George Washington Farewell Address Candle Stand

Description
After two terms as president, George Washington chose not to serve a third term but instead to retire to Mount Vernon. In September 1796 he presented his Farewell Address to the country he had served for more than 20 years. Published in the Philadelphia newspaper, The American Daily Advertiser, the Farewell Address was Washington's final advice to his countrymen. He urged all Americans to support the newly formed nation and put aside regional or party divisions. "Your Union ought to be considered as a main prop of your liberty, the love of the one ought to endear to you the preservation of the other."
Since 1896 the United States Senate has marked Washington's birthday by having a member read the Farewell Address aloud in a legislative session.
According to family tradition, President Washington worked on his Farewell Address by the light of this brass candle stand. The reflector magnifies the light of the candles in adjustable candlesticks. The back of the reflector is lined with green silk. The candle stand and other relics of George and Martha Washington were sold to the United States government in 1878 by the Lewis family (descendents of George Washington's nephew, Lawrence Lewis, and Martha Washington's granddaughter, Nelly Custis Lewis). The relics were housed in the Patent Office until 1883, when they were transferred to the Smithsonian Institution.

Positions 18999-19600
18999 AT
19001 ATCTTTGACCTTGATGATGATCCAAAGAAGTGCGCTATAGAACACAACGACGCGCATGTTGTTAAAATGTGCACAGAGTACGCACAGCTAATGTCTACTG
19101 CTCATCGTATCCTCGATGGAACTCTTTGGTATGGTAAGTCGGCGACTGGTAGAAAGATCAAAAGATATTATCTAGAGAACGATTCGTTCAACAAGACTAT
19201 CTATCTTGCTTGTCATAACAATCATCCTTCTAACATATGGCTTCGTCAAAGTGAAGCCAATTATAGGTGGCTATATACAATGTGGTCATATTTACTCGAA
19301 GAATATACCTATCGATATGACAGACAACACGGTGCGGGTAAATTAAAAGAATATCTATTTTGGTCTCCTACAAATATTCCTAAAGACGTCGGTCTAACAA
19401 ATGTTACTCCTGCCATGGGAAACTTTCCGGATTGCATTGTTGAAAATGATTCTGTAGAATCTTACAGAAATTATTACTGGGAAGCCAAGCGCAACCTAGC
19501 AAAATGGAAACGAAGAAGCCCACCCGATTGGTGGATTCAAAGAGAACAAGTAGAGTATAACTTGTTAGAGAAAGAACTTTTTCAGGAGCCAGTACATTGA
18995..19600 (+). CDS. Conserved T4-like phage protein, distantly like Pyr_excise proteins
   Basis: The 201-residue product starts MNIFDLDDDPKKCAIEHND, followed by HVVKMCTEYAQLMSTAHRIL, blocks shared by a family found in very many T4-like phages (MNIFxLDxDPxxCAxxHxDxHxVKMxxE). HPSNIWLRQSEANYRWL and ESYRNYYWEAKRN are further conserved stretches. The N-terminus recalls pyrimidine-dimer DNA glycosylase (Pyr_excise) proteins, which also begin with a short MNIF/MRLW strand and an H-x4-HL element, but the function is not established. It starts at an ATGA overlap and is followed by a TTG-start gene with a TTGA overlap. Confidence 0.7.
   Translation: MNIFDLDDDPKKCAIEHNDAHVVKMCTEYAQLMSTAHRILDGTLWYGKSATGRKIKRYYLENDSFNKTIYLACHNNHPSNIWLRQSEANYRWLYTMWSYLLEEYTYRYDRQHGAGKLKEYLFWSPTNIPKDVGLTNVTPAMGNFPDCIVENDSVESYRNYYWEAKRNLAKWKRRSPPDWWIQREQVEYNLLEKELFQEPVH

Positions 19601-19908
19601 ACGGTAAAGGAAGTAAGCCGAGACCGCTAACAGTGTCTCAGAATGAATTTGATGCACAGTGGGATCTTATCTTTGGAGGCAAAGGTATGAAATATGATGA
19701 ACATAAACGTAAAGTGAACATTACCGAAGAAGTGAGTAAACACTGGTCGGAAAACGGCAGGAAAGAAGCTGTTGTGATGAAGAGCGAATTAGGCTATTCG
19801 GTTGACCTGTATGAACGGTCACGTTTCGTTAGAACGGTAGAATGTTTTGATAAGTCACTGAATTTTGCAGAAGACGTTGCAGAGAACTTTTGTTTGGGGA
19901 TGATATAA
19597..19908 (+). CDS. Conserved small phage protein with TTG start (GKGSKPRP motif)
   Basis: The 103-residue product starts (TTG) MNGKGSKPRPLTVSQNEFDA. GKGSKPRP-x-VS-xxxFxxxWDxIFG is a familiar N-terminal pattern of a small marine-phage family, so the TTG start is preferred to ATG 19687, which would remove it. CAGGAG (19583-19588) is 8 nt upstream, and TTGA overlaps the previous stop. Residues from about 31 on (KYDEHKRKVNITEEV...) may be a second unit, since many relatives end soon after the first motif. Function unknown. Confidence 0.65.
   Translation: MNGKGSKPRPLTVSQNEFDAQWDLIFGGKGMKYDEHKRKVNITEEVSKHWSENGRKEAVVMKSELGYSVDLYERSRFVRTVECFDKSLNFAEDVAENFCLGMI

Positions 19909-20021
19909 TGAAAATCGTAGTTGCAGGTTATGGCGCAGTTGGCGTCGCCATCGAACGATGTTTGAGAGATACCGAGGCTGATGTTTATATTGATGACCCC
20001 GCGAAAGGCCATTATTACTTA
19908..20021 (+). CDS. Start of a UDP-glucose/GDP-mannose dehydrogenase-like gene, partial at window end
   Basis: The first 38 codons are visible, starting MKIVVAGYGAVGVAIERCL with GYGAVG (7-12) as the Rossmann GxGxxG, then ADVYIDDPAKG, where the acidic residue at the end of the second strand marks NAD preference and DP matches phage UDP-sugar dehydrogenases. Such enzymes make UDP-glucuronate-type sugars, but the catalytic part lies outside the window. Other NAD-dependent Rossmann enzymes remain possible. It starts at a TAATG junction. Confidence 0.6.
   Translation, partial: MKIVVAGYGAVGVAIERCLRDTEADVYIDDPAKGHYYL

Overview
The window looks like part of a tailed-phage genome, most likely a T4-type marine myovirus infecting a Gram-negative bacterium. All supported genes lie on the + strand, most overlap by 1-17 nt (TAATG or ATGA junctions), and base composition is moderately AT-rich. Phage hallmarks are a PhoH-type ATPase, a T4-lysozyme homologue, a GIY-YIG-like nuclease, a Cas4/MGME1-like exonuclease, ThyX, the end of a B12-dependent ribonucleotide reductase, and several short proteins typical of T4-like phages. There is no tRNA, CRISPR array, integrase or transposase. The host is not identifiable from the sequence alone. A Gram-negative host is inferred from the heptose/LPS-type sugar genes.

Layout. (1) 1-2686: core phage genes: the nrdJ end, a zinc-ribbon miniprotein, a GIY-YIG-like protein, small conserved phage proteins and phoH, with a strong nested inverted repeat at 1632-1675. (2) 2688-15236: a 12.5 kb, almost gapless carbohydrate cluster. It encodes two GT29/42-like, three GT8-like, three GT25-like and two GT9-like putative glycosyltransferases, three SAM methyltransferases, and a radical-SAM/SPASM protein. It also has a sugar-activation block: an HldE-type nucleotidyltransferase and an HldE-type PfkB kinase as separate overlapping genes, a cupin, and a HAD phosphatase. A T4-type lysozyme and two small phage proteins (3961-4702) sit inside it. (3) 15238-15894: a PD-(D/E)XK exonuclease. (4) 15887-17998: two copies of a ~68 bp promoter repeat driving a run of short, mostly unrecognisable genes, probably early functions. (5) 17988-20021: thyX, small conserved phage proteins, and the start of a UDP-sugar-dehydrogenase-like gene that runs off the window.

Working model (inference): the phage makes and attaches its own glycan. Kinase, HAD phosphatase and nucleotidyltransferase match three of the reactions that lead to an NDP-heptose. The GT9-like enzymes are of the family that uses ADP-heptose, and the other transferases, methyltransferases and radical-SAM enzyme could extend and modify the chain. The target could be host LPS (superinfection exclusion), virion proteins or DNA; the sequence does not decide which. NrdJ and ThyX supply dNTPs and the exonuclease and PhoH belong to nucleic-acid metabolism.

Object Name
candle stand
associated person; user
Washington, George
associated person
Lewis, Lawrence
Lewis, Nelly Custis
Physical Description
green (back of reflector color)
brass (overall material)
silk (reflector material)
Measurements
overall: 22 in x 11 1/2 in; 55.88 cm x 29.21 cm
base: 5 11/16 in; 14.44625 cm
ID Number
PL*1185
accession number
13152
catalog number
1185
subject
Domestic Furnishings
Government, Politics, and Reform
Presidents
event
George Washington's Farewell Address
See more items in
Political History: Political History, Presidential History Collection
Exhibition
The American Presidency: A Glorious Burden
Data Source
National Museum of American History, Kenneth E. Behring Center
Additional Media

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